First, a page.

Anyways, just wanted to thank you guys for the responses. @xbowsniper, that sounds very reasonable for competitive shooting purposes. I bought a recommended scale off of Amazon last week, but I'm not at all impressed with the variances that I see when I weight the same pellets. I suppose that sill need to do better research and invest in a  reliable scale!

    @jwrabbit123 your strategy is along the lines of what I was considering. I haven't put these heavy .25's on the scale yet, but I plan on testing POI differences with various weights to see how they differ from each other (at 100y with this new RAW). I hope the wind cooperates, but does it ever when you need it to?! >.<

    Link

    Saltlake58
    Participant
    Member

    OK, so I'm a little late to this conversation, but better late than never.  I've been communicating with Tom Holland (Xbowsniper) this week about weighing pellets and setting up a regulator.  The epiphany I finally had was that, all other things remaining the same (air pressure, hammer spring and such), a 1% change in pellet weight will see an inverse 1% change in FPS at the muzzle.  In other words, if I shoot a 14.3 grain Crosman Premier Dome and it really weighs 14.3 grains (very few actually meet the exact spec) at 800 fps, but the next pellet weighs 14.45 grains, I would expect FPS at the muzzle to drop to about 792 fps.  Conversely, if I drop the weight by 1%, I'd expect to see the speed increase to 808 fps.  

    That doesn't sound like much, until you realize that the last tin of pellets I weighed ranged from 14.16 grains to 14.70 grains, almost a 4% variation.  Speeds could vary 32 fps across all pellets in the tin according to the math.  Other variations in the gun may mask the pellet weight variations, but it is real.  I've had the same experience weighing JSB pellets as well.  3% or a touch more variation across a tin of pellets.  32 fps can effect point of impact,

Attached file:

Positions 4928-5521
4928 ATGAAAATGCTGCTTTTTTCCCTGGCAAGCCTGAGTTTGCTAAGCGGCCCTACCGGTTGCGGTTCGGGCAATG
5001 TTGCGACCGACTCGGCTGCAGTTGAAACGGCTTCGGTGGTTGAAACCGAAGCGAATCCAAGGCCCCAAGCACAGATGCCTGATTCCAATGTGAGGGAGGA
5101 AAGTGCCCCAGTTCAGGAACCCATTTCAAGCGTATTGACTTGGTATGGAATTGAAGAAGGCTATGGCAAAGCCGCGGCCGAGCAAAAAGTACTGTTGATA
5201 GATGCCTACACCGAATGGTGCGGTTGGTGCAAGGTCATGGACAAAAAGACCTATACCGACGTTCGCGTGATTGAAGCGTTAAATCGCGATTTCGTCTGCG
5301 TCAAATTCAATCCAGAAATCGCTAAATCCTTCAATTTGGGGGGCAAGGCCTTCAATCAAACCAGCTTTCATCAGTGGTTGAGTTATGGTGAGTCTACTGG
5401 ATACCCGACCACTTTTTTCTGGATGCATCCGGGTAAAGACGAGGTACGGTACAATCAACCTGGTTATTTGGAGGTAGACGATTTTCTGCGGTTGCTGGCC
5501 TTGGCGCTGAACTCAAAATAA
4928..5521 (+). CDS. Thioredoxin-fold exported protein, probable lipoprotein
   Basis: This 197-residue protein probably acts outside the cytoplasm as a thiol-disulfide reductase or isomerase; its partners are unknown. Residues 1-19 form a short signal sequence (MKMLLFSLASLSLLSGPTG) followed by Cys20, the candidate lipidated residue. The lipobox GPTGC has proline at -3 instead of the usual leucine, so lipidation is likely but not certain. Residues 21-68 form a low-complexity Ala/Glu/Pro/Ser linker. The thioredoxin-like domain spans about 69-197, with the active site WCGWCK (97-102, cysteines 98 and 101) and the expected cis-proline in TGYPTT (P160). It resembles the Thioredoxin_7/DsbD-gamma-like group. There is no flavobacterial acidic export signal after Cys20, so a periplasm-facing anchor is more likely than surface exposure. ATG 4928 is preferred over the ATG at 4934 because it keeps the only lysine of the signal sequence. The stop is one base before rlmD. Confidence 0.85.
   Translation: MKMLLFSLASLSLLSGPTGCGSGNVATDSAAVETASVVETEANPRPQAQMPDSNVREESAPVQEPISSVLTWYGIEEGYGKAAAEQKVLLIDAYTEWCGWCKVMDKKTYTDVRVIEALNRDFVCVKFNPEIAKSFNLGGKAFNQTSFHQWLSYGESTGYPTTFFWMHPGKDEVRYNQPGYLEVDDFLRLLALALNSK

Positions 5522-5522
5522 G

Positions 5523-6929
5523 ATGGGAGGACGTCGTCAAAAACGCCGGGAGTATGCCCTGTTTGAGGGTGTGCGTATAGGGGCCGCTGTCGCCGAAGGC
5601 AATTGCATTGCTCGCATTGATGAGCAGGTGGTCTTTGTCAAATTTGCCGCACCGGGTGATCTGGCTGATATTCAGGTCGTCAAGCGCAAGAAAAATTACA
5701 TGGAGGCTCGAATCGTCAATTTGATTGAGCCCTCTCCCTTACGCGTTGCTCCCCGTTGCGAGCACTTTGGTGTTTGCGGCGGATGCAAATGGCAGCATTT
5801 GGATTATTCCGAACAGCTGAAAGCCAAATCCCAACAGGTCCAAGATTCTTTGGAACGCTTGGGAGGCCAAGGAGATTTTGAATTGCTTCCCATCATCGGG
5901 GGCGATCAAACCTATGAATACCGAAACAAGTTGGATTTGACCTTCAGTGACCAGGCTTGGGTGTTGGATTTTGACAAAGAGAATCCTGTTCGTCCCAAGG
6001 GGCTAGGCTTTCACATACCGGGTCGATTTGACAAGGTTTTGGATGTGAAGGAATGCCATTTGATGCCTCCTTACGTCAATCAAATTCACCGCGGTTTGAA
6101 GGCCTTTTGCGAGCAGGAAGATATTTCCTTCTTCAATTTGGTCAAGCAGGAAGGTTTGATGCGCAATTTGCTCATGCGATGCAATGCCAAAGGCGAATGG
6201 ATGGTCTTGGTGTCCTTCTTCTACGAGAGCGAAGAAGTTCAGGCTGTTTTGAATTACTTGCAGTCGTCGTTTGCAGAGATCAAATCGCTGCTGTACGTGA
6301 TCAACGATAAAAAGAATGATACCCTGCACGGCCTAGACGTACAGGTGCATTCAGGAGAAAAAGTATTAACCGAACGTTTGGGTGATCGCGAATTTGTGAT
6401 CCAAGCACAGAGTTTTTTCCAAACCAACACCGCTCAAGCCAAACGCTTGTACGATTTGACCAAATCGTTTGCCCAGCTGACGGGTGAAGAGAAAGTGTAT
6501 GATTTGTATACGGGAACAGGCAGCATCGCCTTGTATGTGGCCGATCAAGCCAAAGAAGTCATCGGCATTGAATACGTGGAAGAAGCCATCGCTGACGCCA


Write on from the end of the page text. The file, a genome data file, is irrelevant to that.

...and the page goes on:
In larger pellets such as the JSB 34 grain .25 caliber pellets, 1% is a pretty big range of 3.4 grains.  In Tom's case shooting 8.4 grain pellets, the 1% range is closer to 0.84 grains.  Smaller = tighter tolerances.  

    It's been an interesting and educational adventure.  For serious target shooters, weighing is a must.  For most of us plinkers, not so much.  

    Link

    bandg
    Participant
    Member

    Saltlake58

    OK, so I'm a little late to this conversation, but better late than never.  I've been communicating with Tom Holland (Xbowsniper) this week about weighing pellets and setting up a regulator.  The epiphany I finally had was that, all other things remaining the same (air pressure, hammer spring and such), a 1% change in pellet weight will see an inverse 1% change in FPS at the muzzle.  In other words, if I shoot a 14.3 grain Crosman Premier Dome and it really weighs 14.3 grains (very few actually meet the exact spec) at 800 fps, but the next pellet weighs 14.45 grains, I would expect FPS at the muzzle to drop to about 792 fps.  Conversely, if I drop the weight by 1%, I'd expect to see the speed increase to 808 fps.